Getting to Kona, Ironman World Championship
Over the past three years (well, four, but 2014 I was injured most of the year) and pretty much since they’ve come up with the Kona Pro Ranking (KPR) and I tried to qualify, I’ve managed to get inside the Top 50 ranked athletes in the World by August and earn my slot at the World Championship. Obviously, as a professional triathlete, my reality and qualification process is a bit different from age group athletes but I believe there are a few key points that have helped me achieve the spot among the best in the World and I’m sure it may sound familiar with other athletes’ stories.
Focus on what I can do each single day, not what I can’t or didn’t do. As any endurance sport, Triathlon rewards consistency. But so often injuries appear and we can’t do one, two or even the three sports. If you can’t do one or two, you focus on the remaining. If you can’t do any of the three sports, I’m sure there’s still something you can do to improve your fitness or strength and prepare you better for the next time you are actually able to get back to any of the sports. There are many ways of improving your swim in dry land, you can improve your bike on the gym, you can run in the water, etc. Whenever I do pick up an injury, I allow myself a few donuts and maybe 24 hours to curse and feel sorry for myself but that’s it. After that I will pick it up and focus on what I can do, every single day, until I’m back at 100%. Over the years I had many injuries, some more serious than others from a tibia stress fracture to actual broken bones from crashes or soft tissue inflammation.
Accept my limitations and never use them as an excuse. I wasn’t born with fast twitches or any particular talent. I did not have an active childhood or was I ever good in sports while at high school. I accept that. And I try my very best every day to make up for it through commitment and work. Accepting it is phase 1. Phase 2 is actually putting the hard work needed to “beat” talent. I accept that my distance is Ironman and I’m focused on that and will not use it as an excuse to not absolutely give it my best and try to win every single race I enter, from super sprint distance to Ironman. Yeah, sure, short course distances are not my focus distance and I will get beat by other athletes more often than at longer distances but I don’t feel the need to justify myself to others for getting 15th at a sprint distance race or go into a race claiming I’m a long distance athlete so don’t expect much from me. Your limitations may not just be physical, you may just not have time or resources to get to certain levels of fitness. While it may be frustrating to realize this, the sooner you accept it, the better you will do with what you have.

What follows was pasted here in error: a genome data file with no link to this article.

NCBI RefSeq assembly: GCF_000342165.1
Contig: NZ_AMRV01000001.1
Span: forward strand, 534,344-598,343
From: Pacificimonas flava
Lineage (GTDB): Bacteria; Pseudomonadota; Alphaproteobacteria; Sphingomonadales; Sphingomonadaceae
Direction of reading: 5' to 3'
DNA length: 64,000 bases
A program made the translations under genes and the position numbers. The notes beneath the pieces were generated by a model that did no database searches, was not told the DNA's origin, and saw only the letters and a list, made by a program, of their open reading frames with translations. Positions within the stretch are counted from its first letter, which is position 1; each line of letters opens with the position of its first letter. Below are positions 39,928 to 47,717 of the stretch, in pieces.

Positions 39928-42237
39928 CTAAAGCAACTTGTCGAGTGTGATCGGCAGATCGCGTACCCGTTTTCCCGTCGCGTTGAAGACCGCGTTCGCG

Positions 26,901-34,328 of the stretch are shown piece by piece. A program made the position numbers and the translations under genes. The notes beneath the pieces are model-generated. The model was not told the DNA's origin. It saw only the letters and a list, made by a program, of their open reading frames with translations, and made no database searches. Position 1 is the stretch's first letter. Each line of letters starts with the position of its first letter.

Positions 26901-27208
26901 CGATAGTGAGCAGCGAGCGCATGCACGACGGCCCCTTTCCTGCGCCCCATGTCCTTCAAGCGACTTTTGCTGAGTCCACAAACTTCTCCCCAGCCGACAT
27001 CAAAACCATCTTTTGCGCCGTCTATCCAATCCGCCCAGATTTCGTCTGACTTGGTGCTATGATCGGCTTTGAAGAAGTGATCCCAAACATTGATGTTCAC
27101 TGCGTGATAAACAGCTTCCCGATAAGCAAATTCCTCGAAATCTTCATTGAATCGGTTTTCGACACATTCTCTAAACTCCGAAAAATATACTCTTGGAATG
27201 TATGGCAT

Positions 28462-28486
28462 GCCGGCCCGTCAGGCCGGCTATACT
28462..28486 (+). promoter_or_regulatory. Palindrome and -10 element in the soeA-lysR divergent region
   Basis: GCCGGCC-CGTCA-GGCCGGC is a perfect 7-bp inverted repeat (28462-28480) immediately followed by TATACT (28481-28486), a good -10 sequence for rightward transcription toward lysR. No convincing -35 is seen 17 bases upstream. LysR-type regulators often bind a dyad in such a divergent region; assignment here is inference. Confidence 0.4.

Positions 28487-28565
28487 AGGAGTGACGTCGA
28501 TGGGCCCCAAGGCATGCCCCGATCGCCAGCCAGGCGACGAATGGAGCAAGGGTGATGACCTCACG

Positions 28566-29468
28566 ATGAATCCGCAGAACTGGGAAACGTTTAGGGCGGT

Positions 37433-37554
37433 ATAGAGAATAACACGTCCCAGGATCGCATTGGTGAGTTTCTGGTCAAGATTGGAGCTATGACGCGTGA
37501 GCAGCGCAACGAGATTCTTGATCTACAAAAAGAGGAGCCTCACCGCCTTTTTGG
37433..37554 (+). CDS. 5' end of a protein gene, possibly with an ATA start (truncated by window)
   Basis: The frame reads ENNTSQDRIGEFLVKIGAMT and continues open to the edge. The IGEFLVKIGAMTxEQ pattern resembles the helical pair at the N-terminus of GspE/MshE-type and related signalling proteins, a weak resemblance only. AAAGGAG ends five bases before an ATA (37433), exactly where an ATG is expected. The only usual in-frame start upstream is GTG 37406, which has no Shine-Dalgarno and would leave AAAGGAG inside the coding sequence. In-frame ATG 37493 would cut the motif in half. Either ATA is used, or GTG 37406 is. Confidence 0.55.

Trusting my coach and actually listening to his advice. When I started working with Jesse Kropelnicki at QT2 Systems, I was already a fairly decent Ironman athlete. However, the Kona Pro Rankings requires a little more than being “decent”, you have to be consistent over a 12 month period and race well for about 90% of the times. I think it is very important to trust the person you choose to guide you throughout your career since a lot of times you will not want to do “what it takes”. It takes time to build trust and it took me (and still takes) a lot of questioning about the workouts over months to build such trust. I won’t assume a workout is dumb just because but I will ask why we do some workouts and what the purpose is. At the end of the day, I never assume that I know more or better than Jesse. If I ever come to think that, I will probably be better off changing coach. If you feel like you know more than the coach, why bother or spend the money on it? In most cases, you actually don’t know it better although you think you do.
Family. We are not all lucky to have our family’s support. While I do have family left in Portugal, for the past three years I’ve been lucky to have a wife that is willing to make the sacrifices needed for me to perform at my best. Either it’s driving long hours for a training location or just being willing to not go out because I need to wake up early the next day, the idea that it takes a village for one individual to perform is even more true on this grueling, demanding and time consuming sport. We rarely give any credit to how our other half has to endure the sport, letting and allowing us to race across the country, training long hours on the weekend or actually find the funding to get to Kona instead of a new vacuum cleaner. As much as we can and do control everything in our mind and around us, the other person’s will and commitment needs to be as high as ours.
Celebrate your victories but never settle. Guess what, a race never goes as you expect. Not for me, not for you, not for the first across the line, not for last place finisher. Again, you do what you can with what the day offers. While I’m never fully happy with my races, I try to remind myself of what I did actually achieve. If I felt like I did the best I could and knew on race day, I will celebrate it anyways, no matter what the outcome is. Even when I win races, I always look at ways of improving, I always think that I can go faster. I also have accepted that I will NEVER be fully happy with my races, no one ever is. I’ve learnt to give value to what I accomplish but I never settle. Unless I do win Kona. By 30 minutes.
At the end of the day, this is still a sport that rewards those that stay committed for years. Not months, not weeks, years. It’s a sport that requires a lot of time and investment but if you are willing and are available to make the effort, it will pay off. We are all different, we all have our own limitations and there is no secret training or formula that applies to all. And that’s the beauty of this sport.